Here is a sampling of some of the 78 rpm audio restorations that were added to Radio Dimuke’s music library this week and which began airing on Wednesday.
|“By A Lazy Country Lane”
Ted Wallace & His Campus Boys
March 18, 1931 (Columbia 2441 D mx 151434)
|“Warum lachelst Du Mona Lisa”
Polydor Tanz-Orchester; Marcel Klass, vocal
1931 (Polydor 24131 mx 40987)
|“My Sunshine Is You'”
Jack Hylton And His Orchestra; Richard Crooks, vocal
November 11, 1931 (Victor 36048 B)
|“You’re All I Need”
Smith Ballew And His Orchestra; Smith Ballew, vocal
May 7, 1935 (Conqueror 8528 A mx 17488)
|“At Last I’m Happy”
Ted Lewis And His Band; Ted Lewis, vocal
January 12, 1931 (Columbia 2408 D mx 1151197)
Benrus Radio Orchestra; Paul Small, vocal
January 1930 (Hit Of The Week 1126)
|“Teddy Bear Blues”
November 17, 1922 (Victor 18992 A)
Our featured selections begin with a pleasant, upbeat version of “By A Lazy Country Lane” by the Ed Kirkeby band performing under the pseudonym of Ted Wallace and His Campus Boys.
“Warum lachelst Du Mona Lisa” is from the 1931 German film Der Raub der Mona Lisa (The Theft of the Mona Lisa). The song was written by the prolific Austrian composer and conductor Robert Stolz. The recording presented here is on a Polydor disc that does not provide credit for the vocalist. Through some online research, I have been able to determine that it was Marcel Klass as this recording is identical to the one issued on the Grammophon label by the Lajos Barany Tanz Orchester crediting Klass for the vocal. During this period Deutschen Grammophon used the Polydor label to issue records in countries outside of Germany where, for trademark reasons, it was unable to issue records under its own name. I have not been able to identify the actual band on this recording as “Lajos Barany” was a recording pseudonym that was used both by the Paul Godwin and Ilja Livschakoff orchestras and possibly others.
“My Sunshine Is You” is another Robert Stolz composition – a rather pretty tango written for the 1930 German film Ein Tango für Dich/A Tango For You. This 12-inch 78 rpm is one of a number of “concert arrangements” the Jack Hylton Orchestra recorded that featured an enlarged orchestra and longer playing time than the band’s more typical dance band fare. While this recording was made in London, it features an American vocalist, Richard Crooks who was a star at New York’s Metropolitan Opera – though here he does not sing in an operatic style.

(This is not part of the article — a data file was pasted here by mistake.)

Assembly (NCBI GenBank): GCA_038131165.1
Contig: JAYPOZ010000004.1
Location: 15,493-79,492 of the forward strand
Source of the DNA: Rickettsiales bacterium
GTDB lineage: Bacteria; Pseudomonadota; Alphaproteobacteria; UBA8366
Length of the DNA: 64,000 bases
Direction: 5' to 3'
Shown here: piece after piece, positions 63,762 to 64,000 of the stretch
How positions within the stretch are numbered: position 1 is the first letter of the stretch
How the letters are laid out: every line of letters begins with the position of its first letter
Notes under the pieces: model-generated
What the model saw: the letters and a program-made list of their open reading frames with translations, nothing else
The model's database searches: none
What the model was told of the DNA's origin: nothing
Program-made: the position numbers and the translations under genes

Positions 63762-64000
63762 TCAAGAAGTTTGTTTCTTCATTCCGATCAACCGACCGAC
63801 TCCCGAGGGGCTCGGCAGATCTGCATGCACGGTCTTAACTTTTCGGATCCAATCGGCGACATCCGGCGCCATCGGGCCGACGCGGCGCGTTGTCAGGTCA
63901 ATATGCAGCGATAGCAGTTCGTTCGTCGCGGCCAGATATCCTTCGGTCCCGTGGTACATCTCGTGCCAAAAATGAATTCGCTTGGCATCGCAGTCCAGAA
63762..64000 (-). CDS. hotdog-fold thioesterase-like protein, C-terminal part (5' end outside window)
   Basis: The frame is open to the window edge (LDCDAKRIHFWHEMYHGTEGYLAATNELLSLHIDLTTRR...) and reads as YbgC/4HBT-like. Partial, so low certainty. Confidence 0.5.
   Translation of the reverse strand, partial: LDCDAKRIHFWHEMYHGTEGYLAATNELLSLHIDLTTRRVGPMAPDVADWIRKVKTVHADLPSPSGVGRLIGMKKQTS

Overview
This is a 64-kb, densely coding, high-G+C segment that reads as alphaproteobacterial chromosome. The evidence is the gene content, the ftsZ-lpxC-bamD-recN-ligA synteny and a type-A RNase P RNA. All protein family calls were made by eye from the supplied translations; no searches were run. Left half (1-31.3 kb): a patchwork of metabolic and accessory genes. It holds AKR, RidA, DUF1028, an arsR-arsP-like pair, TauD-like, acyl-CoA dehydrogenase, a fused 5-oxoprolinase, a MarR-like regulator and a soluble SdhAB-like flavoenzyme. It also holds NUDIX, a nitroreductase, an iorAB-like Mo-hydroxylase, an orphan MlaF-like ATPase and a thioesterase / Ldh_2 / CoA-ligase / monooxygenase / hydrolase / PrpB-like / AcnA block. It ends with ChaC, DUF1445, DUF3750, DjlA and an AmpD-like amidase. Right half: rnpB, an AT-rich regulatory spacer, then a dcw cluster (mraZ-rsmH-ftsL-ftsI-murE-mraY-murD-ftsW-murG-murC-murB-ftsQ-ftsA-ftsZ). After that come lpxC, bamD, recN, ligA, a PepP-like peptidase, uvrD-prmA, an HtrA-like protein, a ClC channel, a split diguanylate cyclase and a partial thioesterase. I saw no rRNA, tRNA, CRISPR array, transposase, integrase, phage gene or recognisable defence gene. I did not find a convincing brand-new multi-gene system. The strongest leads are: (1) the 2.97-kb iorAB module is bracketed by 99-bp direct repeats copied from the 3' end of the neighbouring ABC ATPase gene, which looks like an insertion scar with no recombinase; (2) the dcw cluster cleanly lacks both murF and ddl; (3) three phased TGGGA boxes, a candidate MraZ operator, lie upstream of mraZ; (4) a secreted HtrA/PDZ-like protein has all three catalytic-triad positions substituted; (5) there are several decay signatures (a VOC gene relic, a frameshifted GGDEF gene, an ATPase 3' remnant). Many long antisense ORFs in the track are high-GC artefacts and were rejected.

“You’re All I Need” is yet another song written by Austrian film composers, the team of Walter Jurmann and Bronisław Kaper. Jurmann already had hit songs to his credit and had worked with Kaper in Germany when the two were forced to flee in 1933 after the National Socialists came to power. A year later they came to the United States after being offered a contract with the MGM film studio where they wrote songs for a number of successful films. This one comes from the 1935 film Escapade. Several bands recorded this song but I think the version here by the Smith Ballew orchestra was the nicest – I especially enjoy the jazz violin passages after Ballew’s vocal. This recording is from the final months of Ballew’s career as a bandleader before he moved Hollywood where he starred in a number of singing cowboy Western films.
Ted Lewis’ vocal and his band’s peppy arrangement on “At Last I’m Happy” transforms the song into a nice Depression-era “cheer up” style recording.
This recording of “Blue Again” comes from a cardboard Hit of the Week record. The one-sided records were sold at newsstands and magazine counters and priced at 15 cents. The Benrus Radio Orchestra was a pseudonym for the Sam Lanin Orchestra. Benrus was, and still is, a brand of watches. My guess (and that is all it is) is that the pseudonym perhaps referred to a Benrus sponsored radio program for which Lanin might have provided the house band.
“Teddy Bear Blues” is a recording I played a few weeks back on Radio Dismuke’s annual New Year’s broadcast as part of the program’s tribute to the 100th anniversary of the year 1922. This performance is by The Virginians, a small, hot jazz-oriented group comprised of musicians from the Paul Whiteman orchestra. This performance was captured through an acoustical horn as the use of microphones for recording was still a little over two years into the future. But, despite the primitive technology, this performance holds up remarkably well 100 years later.